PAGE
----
To memorize or not to memorize
By Meghann Wilhoite
I have a confession to make: I have a terrible memory. Well, for some things, anyway. I can name at least three movies and TV shows that Mary McDonnell has been in off the top of my head (Evidence of Blood, Donnie Darko, Battlestar Galactica), and rattle off the names of the seven Harry Potter books, but you take away that Beethoven piano score that I’ve been playing from since I was 14, and my fingers freeze on the keyboard. My inability to memorize music was in fact the reason I gave up on my dream of being a concert pianist—though, in retrospect, this was probably the right move for me given how lonely I would get during hours-long practice sessions…
I’ve since come to terms with my memory “deficiency,” but a recent New York Times article by Anthony Tommasini on the hegemonic influence of memorization in certain classical performing traditions brought some old feelings to the fore. Why did I have to memorize the music I was performing, especially considering how gifted I was at reading music notation (if I may say so myself)?
As Tommasini points out (citing this article by Stephen Hough), the tradition of performing from memory as a solo instrumentalist is a relatively young one, introduced by virtuosi like Franz Liszt and Clara Schumann in the 1800s. Before that, it was considered a bit gauche to play from memory, as the assumption was that if you were playing without a score in front of you, you were improvising an original piece.
I should be clear at this point that I have nothing against musicians performing from memory. Indeed some performers have the opposite problem to mine: the sight of music notation during performance is a stressor, not a helper. Nonetheless, I do feel that the stronghold that memorization has on classical soloist performance culture needs to be slackened.
One memory in particular related to memorization haunts me still. After sweating through a Bach organ trio sonata during a master class in the early 00s, the dear late David Craighead gave me some gentle praise and encouraged me to memorize the piece. “Make it your own” were his words. I was devastated. How on earth was I going to memorize such a complex piece?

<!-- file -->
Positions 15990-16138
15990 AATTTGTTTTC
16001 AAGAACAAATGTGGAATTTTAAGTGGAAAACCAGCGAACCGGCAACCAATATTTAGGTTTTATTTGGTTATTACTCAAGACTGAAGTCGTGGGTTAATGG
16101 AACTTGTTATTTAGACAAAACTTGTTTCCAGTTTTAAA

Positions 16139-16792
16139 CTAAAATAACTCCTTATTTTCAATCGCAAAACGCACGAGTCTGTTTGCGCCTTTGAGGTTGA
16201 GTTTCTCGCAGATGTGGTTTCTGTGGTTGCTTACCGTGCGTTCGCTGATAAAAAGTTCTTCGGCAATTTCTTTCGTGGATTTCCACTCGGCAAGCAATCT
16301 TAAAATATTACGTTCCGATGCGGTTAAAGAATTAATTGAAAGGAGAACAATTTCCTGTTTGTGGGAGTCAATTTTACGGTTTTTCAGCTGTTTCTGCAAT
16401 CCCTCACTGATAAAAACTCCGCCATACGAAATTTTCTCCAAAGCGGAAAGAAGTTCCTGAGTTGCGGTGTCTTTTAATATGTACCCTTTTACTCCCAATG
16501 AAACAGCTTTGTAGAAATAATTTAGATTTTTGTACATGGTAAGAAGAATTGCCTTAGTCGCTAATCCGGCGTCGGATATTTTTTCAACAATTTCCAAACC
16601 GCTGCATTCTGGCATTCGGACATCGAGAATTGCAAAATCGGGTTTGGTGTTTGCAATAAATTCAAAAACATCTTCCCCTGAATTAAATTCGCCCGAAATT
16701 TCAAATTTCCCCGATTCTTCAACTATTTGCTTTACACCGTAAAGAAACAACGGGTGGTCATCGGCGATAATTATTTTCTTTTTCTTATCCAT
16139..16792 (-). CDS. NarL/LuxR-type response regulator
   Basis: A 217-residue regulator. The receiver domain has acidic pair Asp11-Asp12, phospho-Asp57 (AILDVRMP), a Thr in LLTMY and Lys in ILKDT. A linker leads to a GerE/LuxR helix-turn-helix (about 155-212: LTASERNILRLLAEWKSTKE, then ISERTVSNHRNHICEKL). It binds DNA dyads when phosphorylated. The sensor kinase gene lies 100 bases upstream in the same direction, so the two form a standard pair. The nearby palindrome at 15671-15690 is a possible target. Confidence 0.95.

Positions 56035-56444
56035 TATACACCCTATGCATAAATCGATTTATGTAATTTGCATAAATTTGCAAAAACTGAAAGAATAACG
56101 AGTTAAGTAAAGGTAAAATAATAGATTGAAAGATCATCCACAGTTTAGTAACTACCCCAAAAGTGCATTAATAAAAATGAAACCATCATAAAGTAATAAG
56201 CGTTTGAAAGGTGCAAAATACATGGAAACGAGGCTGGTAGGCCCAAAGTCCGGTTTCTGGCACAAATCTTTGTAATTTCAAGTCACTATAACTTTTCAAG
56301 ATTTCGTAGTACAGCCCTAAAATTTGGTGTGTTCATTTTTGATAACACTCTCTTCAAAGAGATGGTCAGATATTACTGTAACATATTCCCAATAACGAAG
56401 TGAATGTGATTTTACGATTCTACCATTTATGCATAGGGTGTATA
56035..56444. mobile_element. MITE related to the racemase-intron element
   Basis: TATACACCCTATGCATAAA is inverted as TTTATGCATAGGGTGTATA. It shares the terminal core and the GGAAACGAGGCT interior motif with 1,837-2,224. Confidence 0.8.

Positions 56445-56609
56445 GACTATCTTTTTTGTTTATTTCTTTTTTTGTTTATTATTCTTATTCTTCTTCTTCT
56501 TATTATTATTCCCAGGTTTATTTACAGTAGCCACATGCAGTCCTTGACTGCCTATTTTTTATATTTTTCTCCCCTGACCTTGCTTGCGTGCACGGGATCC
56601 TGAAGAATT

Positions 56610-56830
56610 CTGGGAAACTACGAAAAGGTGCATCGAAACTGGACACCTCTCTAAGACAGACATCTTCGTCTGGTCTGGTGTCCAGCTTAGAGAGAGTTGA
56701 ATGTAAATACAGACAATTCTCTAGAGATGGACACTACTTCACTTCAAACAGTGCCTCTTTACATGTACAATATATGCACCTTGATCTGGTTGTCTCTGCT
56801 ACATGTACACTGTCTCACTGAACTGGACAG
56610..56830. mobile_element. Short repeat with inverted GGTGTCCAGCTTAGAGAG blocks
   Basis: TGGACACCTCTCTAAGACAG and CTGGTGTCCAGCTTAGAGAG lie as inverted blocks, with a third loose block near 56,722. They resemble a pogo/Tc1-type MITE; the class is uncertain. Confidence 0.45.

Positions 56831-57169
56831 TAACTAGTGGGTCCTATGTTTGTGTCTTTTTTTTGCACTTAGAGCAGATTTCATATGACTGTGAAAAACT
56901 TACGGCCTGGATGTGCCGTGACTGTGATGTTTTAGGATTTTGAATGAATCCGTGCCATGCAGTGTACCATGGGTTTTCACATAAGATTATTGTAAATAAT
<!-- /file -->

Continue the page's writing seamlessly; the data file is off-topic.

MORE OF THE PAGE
In spite of my devastated feelings, I heard a nagging voice in the back of my mind telling me Dr. Craighead was right. If only I could memorize the piece, it truly would be my own. I’d heard before from other teachers that the best way to completely “ingest” a piece was to practice it until you didn’t need the score anymore. The lone recital I gave from memory during my college years was admittedly an exhilarating experience; I definitely felt that I had a type of ownership over the pieces, even if I was in constant terror of having a memory lapse. In hindsight, though, I believe my sense of ownership was not a result of score-freedom, but from the hours and hours (and hours) I spent in the practice room preparing for the recital.
Whether or not you are moved by my struggles (being a little facetious here), I think that, in 2013, it is time for us to acknowledge the multiplicity of talents a classical soloist may possess, and stop trying to squeeze everyone into the same box.
Meghann Wilhoite is an Assistant Editor at Grove Music/Oxford Music Online, music blogger, and organist. Follow her on Twitter at @megwilhoite. Read her previous blog posts on Sibelius, the pipe organ, John Zorn, West Side Story, and other subjects.
Oxford Music Online is the gateway offering users the ability to access and cross-search multiple music reference resources in one location. With Grove Music Online as its cornerstone, Oxford Music Online also contains The Oxford Companion to Music, The Oxford Dictionary of Music, and The Encyclopedia of Popular Music.